Friday 5pm deadline for Kirchner
American businessman Chris Kirchner has been given until Friday evening to come up with the funds for Derby County. Administrators Quantuma told Kirchner that while he remains in pole position for now, they will now “engage with other interested parties as a contingency measure” ahead of the deadline

DFS Furniture

DFS Furniture said it has seen a reduction in orders in its fourth quarter. For its third quarter, which ended March 27, it saw double digit growth in the volume of orders versus the same period in financial 2019, which was pre-pandemic.

UK jobs market remains hot for the well-qualified
The monthly jobs report compiled by KPMG and the Recruitment and Employment Confederation reveals continued strong demand for staff in the private sector in May. The survey’s index fell for a sixth month to 59.2 from 59.8 in April but remained well above the 50 threshold for growth. Neil Carberry, REC chief executive, said the number of vacancies remained high although there was another slight decrease in the growth rate for salaries and temporary pay. “The market for temporary work is stabilising faster than for permanent staff, which could suggest a little caution creeping into employers’ thinking in the face of high inflation,” he said. Claire Warnes, head of education, skills and productivity at KPMG, added: “Candidate availability is still falling, so it remains a hot market for those well-qualified in their sectors. We will need to closely monitor the impact on recruitment confidence as well as growth appetite in key sectors of the economy.”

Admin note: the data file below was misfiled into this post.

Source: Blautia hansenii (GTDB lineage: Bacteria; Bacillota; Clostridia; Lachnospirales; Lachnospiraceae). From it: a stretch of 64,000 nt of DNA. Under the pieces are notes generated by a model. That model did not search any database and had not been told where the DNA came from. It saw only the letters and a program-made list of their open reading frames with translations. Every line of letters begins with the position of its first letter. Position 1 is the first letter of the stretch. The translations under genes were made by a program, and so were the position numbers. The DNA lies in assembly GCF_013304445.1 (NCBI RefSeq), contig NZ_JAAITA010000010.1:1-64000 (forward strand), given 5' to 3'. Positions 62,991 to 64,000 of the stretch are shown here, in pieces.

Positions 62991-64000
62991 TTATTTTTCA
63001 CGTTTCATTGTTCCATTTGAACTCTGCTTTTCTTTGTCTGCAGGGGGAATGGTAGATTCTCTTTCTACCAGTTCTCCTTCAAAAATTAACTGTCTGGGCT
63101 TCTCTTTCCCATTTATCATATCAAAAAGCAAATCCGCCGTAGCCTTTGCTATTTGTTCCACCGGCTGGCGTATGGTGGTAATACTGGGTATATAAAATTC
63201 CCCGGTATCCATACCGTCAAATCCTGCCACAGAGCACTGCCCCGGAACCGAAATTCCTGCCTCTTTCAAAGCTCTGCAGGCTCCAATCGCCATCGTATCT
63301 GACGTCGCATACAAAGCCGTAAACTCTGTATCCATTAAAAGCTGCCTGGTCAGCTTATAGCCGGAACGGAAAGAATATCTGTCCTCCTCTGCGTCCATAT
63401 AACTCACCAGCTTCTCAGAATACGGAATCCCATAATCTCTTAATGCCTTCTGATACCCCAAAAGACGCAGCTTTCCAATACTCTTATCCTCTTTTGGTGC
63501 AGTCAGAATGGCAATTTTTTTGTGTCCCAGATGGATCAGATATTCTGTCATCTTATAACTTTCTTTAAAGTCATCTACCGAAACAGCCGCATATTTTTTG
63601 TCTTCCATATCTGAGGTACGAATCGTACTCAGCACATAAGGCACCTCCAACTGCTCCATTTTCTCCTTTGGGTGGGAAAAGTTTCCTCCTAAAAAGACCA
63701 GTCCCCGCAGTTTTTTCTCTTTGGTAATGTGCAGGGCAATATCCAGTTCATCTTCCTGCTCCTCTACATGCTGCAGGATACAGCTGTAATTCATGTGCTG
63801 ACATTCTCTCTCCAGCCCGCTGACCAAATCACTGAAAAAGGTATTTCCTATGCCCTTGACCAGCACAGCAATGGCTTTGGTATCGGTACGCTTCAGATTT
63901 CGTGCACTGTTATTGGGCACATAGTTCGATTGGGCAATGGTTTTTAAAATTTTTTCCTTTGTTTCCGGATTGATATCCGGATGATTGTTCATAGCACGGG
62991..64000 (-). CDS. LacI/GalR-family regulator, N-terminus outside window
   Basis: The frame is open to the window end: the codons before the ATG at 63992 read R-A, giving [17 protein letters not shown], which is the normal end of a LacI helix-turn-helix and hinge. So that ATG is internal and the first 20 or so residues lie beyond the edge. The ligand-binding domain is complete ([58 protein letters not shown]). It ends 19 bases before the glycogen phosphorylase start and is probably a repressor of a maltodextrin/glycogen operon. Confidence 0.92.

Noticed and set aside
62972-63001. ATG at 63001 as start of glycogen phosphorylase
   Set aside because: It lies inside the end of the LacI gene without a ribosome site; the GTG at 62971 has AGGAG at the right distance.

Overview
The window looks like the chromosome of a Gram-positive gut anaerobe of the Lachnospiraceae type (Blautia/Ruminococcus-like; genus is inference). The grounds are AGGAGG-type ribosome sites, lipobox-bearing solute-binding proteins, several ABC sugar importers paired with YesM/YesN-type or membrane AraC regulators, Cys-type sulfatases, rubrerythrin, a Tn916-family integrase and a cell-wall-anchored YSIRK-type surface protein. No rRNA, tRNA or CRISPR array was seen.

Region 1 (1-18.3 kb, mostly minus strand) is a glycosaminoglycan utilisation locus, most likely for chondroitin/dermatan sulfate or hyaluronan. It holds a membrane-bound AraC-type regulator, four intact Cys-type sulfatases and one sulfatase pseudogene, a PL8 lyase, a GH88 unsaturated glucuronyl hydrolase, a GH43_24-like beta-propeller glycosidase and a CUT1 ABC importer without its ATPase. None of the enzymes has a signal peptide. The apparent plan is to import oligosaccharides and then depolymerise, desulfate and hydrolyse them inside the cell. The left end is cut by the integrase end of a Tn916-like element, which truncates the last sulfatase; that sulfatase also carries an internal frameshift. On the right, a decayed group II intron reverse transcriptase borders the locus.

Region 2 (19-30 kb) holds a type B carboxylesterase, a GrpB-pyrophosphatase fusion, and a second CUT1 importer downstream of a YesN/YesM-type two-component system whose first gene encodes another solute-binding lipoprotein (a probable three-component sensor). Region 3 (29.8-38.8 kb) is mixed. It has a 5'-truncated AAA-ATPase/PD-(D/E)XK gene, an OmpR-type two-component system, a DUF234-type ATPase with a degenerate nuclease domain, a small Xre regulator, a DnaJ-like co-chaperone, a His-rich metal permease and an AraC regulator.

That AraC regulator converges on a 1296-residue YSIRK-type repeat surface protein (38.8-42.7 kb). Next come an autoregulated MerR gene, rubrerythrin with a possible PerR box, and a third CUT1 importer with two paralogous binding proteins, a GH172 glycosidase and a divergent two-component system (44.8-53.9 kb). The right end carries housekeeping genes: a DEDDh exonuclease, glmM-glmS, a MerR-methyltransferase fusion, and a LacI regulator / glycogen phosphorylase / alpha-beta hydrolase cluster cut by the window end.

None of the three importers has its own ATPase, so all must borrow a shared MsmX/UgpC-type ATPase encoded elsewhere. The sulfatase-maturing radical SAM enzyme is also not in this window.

Business case justifications for diversity repel minority groups
Research by London Business School and Yale University suggests minority groups are discouraged from applying to companies that make an active business-case for workforce diversity because they feel they are being hired merely for their skin colour or sexual orientation. Some 80% of Fortune 500 companies have claimed employing marginalised groups would increase profits and better serve customers. But researchers found underrepresented groups were repelled by such firms, feeling that their work would always be judged in light of their social identity. “These business-case justifications are extremely popular. But our findings suggest that they do more harm than good,” said lead author Prof Oriane Georgeac, of Yale School of Management. The study, published in the American Psychological Association’s Journal of Personality and Social Psychology, also showed that diversity schemes risked alienating traditionally over-represented groups, such as white people. The Telegraph notes that a separate report by the Commission on Race and Ethnic Disparities in the UK found that the term “white privilege”, rather than helping to combat racism, actually stoked division and helped marginalise the most disadvantaged.